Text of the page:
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Evaluation of the Suitability of Distributed Interactive Videoconferencing for use in Higher Education

5. Recommendations

From the detailed evaluation described in this report, and the conclusions in Section 4, recommendations on the use of distributed interactive videoconferencing in higher education can be drawn.

5.1 Status of the technology

The technology to deliver distributed interactive educational events is now at a stage of development such that its routine application can be considered. The issue of standards needs to be addressed, to avoid widespread interoperability issues. In addition, recommendations on appropriate standards for the various technology components would assist and accelerate deployment on a wider scale.

5.2 Primacy of educational goals

Delivering educational value, through the use of this technology can be achieved, and offers huge potential for creative use to serve educational purposes. There are however problems in ensuring that appropriate educational goals can be achieved. As the quote at the beginning of this report states, there needs to be a clear focus on how the technology serves the educational purposes of such activities

5.3 Presentation and production values

Technical issues remain to be resolved so that this technology can be deployed regularly and on a routine basis in support of educational goals, and particularly in order to achieve the presentation and production values participants expect from their long exposure to broadcasting standards. Currently, to achieve clear educational rather than technical goals requires a major focus on presentation and production standards, and an enormous organisational effort both at the technical and educational levels.

5.4 Need for high levels of interactivity

There is a clear need, in order to maximise educational benefit, to maximise the level of interactivity. This must be carefully planned, and executed in a professional manner. Interactivity is the main perceived advantage of distributed videoconferencing over broadcast TV. There are major tradeoffs to be considered, as described above.

Further work is also needed on the most appropriate use of the technology for different types of interaction. For example, how many sites can be used, how many lectures can there be in a session, how much interaction is possible between lecturers and students, students and students, and lecturers and lecturers? How can all this be supported with the current technology? Some type of matrix highlighting what can be achieved and with what level of technology would be of immense value in understanding what is feasible through routine deployment of videoconferencing technology.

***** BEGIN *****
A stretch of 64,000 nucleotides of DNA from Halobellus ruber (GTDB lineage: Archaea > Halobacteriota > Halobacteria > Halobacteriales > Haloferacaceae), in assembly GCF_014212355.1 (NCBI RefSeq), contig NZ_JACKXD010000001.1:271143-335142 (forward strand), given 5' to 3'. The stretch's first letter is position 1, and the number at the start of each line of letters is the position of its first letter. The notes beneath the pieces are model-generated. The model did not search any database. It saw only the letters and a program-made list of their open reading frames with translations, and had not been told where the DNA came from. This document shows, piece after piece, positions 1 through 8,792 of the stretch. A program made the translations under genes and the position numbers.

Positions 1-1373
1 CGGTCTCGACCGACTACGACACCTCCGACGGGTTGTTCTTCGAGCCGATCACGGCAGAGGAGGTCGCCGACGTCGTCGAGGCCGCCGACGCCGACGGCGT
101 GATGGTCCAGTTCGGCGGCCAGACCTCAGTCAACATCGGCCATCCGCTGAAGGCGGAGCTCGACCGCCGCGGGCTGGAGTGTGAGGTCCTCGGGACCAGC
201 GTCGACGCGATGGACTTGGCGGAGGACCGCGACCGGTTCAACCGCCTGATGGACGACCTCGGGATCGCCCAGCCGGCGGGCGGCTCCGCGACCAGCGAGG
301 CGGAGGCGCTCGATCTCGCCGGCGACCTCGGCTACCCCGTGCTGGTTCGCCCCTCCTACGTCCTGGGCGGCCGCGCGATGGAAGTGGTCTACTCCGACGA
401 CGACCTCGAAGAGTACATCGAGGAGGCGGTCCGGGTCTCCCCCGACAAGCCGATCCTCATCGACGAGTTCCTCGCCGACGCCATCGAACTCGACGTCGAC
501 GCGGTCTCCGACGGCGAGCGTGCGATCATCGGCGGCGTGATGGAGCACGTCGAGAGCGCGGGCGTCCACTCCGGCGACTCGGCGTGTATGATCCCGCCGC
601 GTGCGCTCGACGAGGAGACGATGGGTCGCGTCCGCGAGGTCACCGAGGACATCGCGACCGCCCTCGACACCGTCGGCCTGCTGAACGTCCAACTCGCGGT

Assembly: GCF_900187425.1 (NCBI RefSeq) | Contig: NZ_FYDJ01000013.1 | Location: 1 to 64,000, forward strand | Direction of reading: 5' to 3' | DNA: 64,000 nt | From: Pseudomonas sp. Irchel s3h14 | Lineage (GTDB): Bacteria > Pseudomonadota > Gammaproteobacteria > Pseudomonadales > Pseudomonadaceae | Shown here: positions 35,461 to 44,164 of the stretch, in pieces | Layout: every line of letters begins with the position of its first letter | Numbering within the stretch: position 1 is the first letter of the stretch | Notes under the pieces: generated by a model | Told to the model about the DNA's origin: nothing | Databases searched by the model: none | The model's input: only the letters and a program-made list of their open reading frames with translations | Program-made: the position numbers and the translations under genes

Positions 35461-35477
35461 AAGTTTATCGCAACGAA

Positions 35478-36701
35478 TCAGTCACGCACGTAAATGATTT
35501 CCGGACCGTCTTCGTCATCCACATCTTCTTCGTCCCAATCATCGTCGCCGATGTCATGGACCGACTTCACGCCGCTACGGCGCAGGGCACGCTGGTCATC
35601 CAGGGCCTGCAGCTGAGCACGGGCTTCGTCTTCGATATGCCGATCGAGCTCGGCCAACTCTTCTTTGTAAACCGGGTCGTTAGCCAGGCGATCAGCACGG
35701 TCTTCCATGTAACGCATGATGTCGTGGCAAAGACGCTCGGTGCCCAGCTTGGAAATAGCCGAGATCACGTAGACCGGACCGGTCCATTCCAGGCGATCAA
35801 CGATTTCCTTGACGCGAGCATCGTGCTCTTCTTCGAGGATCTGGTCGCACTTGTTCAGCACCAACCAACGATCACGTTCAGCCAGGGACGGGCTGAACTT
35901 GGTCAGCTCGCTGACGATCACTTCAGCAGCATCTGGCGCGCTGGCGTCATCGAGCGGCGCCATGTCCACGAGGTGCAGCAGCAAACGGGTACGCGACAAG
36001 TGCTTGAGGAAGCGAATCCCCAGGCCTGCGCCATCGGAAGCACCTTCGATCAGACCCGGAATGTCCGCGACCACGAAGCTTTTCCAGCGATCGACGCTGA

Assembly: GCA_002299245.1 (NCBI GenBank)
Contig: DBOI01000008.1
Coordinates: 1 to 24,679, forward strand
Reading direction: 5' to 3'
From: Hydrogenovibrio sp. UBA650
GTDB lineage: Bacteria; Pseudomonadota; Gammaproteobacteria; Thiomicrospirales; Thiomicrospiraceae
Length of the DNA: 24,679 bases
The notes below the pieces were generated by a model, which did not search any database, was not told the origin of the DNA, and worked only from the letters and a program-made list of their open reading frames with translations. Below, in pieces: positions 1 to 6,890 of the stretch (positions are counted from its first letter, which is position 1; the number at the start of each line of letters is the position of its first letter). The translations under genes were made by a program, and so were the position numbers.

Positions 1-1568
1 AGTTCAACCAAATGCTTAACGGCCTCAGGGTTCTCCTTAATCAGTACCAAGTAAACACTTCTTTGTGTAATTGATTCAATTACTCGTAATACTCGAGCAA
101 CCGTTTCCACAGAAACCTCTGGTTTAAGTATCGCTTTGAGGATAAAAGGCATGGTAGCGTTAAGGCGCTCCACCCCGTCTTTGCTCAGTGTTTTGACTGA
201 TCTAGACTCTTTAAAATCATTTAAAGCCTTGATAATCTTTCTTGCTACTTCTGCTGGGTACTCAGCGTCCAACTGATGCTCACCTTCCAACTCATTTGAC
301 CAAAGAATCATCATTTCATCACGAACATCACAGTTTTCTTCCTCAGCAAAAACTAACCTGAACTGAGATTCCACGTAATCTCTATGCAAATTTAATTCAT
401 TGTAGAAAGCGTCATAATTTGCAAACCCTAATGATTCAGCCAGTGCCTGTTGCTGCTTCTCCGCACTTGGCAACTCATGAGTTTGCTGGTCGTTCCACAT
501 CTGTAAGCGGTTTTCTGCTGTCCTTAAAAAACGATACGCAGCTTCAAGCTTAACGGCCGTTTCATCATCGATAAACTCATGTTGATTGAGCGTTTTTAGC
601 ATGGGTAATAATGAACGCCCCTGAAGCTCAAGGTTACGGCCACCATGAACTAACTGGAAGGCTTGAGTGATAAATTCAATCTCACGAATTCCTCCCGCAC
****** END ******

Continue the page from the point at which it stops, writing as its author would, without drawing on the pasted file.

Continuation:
5.5 Use of broadcast values

The integration of computing and telecommunications technologies is not sufficient in itself. To achieve educational objectives, there is an a priori requirement to integrate the technology domain with the educational domain. The use of broadcast standards for presentation and production values currently offers the best approach.

5.6 Organisational requirements

There needs to be further work to investigate the organisational requirements of higher education establishments in order to support similar types of events. These events need to be co-ordinated and managed in order to take account of all of the multi-disciplinary aspects. As indicated in earlier reports, videoconferencing in higher education establishments is currently approached from a number of different organisational sub groups, such as computer services, computer science, audio visual services, distance learning groups and others. There needs to be an advisory team set up to advise on the technical, production, presentation and educational quality aspects of undertaking distributed teaching events.
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